A is for Attendance
- Is this student tardy to class? Tardy to a certain class? Tardy to school? Do they have frequent absences? How come? What have we done to support their coming to school on time?
B is for Behavior
- How does the student behave in class? Does their behavior have an effect on their academic performance, or of the academic performance of those around them? Have they been suspended from school for an extended period of time? What interventions have been put in place to help correct their behaviors?
C is for Classwork
- How is the student performing academically? Are they failing a subject? Are they failing more than one subject? What are we doing to provide academic assistance?
Throughout the year, we provide interventions for these students. Their school counselor works with them to determine the reason for their frequent attendance issues and puts interventions in place to try to assist these students and their families. Functional behavior assessments are performed to determine when where the most concerning behaviors are taking place, and a team meets to develop new ways to address their behavior to prevent them from being suspended out of school. Also, teachers meet with the families of these students, as well as one another to develop a plan to make sure they are receiving the proper academic supports.
In many cases, these interventions are often enough to provide support to our students. However, in working with students, there are always extenuating circumstances. In these cases, an extra level of support is required.
My teachers and I are in the process of a program for our students who haven't responded to our interventions so far. There may be an underlying reason why they are not responding that we may not have determined yet, or they may have fallen so far behind at this point, that they feel that they can't come back.
This is where Success! class comes in. At the end of the 1st semester, our team had nine students who were in severe danger of failing the grade level, and it was clear that additional intervention would be needed. The solution, trade nine weeks of electives for a study skills class. In order for this to happen, several conversations had to take place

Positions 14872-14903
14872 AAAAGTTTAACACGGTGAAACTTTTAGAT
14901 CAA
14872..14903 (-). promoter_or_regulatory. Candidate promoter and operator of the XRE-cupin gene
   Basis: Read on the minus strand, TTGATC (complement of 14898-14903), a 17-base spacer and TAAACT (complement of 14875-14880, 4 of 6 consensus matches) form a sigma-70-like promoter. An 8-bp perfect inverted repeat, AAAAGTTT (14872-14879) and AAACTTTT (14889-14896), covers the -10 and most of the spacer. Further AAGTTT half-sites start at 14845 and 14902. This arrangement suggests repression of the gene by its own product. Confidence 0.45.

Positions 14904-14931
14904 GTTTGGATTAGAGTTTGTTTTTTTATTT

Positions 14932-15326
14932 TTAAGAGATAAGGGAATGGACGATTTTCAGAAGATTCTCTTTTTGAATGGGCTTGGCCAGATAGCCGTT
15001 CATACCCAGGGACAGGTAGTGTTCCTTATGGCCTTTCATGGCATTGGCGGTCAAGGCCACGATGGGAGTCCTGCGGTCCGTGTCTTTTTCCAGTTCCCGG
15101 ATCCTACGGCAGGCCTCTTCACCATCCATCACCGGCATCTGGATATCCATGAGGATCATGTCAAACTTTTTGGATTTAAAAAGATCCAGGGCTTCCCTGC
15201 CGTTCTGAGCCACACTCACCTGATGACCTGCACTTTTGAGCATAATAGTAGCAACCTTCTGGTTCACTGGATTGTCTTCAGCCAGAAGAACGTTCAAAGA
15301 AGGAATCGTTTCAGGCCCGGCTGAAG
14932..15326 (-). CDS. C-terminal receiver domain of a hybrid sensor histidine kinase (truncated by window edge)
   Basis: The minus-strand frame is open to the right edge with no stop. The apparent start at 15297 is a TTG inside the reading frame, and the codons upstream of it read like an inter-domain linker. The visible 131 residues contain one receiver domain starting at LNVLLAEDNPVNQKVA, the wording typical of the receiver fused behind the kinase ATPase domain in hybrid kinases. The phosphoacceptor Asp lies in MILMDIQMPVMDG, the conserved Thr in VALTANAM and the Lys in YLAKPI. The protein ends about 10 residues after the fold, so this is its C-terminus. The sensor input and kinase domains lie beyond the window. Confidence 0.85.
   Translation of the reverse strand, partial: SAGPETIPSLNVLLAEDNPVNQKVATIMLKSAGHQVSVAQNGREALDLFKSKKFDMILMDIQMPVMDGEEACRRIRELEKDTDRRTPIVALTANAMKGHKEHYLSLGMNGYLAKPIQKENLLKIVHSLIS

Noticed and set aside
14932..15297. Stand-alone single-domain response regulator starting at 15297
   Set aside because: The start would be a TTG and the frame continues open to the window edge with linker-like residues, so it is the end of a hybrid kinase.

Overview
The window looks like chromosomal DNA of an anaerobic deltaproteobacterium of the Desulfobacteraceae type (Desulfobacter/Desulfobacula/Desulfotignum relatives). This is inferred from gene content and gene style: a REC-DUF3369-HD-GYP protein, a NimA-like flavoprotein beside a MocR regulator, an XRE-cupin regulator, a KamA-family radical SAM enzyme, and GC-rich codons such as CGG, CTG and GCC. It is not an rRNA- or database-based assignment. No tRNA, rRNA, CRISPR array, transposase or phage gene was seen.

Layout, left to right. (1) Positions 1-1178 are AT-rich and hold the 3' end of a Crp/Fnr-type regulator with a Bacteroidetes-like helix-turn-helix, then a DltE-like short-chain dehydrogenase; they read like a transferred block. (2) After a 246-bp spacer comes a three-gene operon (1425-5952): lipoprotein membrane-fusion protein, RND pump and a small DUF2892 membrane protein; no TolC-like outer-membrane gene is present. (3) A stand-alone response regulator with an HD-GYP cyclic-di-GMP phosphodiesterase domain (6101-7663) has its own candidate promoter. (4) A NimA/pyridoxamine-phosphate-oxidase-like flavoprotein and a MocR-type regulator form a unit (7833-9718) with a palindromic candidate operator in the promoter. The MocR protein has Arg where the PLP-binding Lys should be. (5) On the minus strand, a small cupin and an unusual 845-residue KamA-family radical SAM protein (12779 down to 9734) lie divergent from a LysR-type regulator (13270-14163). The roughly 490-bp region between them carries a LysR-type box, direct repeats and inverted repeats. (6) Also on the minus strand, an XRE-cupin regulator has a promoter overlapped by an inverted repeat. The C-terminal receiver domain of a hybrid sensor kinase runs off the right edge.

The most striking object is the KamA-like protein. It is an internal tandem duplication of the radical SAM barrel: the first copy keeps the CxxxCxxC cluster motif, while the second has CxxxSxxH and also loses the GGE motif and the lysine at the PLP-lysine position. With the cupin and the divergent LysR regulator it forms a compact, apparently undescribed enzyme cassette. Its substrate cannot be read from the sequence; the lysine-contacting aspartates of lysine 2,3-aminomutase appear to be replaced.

- The conversation with the teachers: "I'll be willing to take the time to facilitate the class, but I will need your commitment to take a day or two of your time during the marking period to help me out."
- Their response? Whatever you need! I'll be happy to help!
- The conversation with year-long electives teachers: "I understand I am taking them out of your elective for a marking period. How can they make up the time?"
- Their response? We would be happy to work with these kids during after-school researsals and advisory periods, as long as I get them back after the nine weeks!
- The conversation with parents: Your child is in danger of failing the 6th grade. I would like to place them in a study skills class for the next marking period.
- Their response? Yes...all nine of them...yes!
Parents may not always be too keen about their child starting the year with a study skills class, but when it's crunch time, they are usually pretty receptive.
Was There Success?
For the next marking period, these nine students came to me every other day. We worked in a computer lab so that they had access to Edmodo and Google Drive. They had folders with daily agendas and missing work in them. Special guest teachers came by each class period to work with them one-on-one and in small groups. We organized binders, organized lockers, checked grades, made sure they had supplies, and ensured that any completed missing work ended up in the teacher's mailbox for grading. The result? Well, there is still one more week of Success left, but of the nine students, only two have failing grades at this point, and we have a deeper understanding of the interventions that need to be in place for these students to be successful.
What Happens Next?
Students were asked to create a three-slide presentation about themselves: how they work, and what they feel they need to be successful. Our staff members are going to be given the oportunity to look at these presentations and select one student to check in on. Since we fave a staff of over one hundred, I feel pretty confident that a match will be made.
What I Learned
Many of the things that we did to help these students weren't necessairly academically related. Instead they were more relationship driven. We made sure they were organized, had all their supplies and materials, and recognized them for their accmplishments. They were given opportunities to be successful, and took us up on that opportunity! I can't wait to see how the mentoring component works out!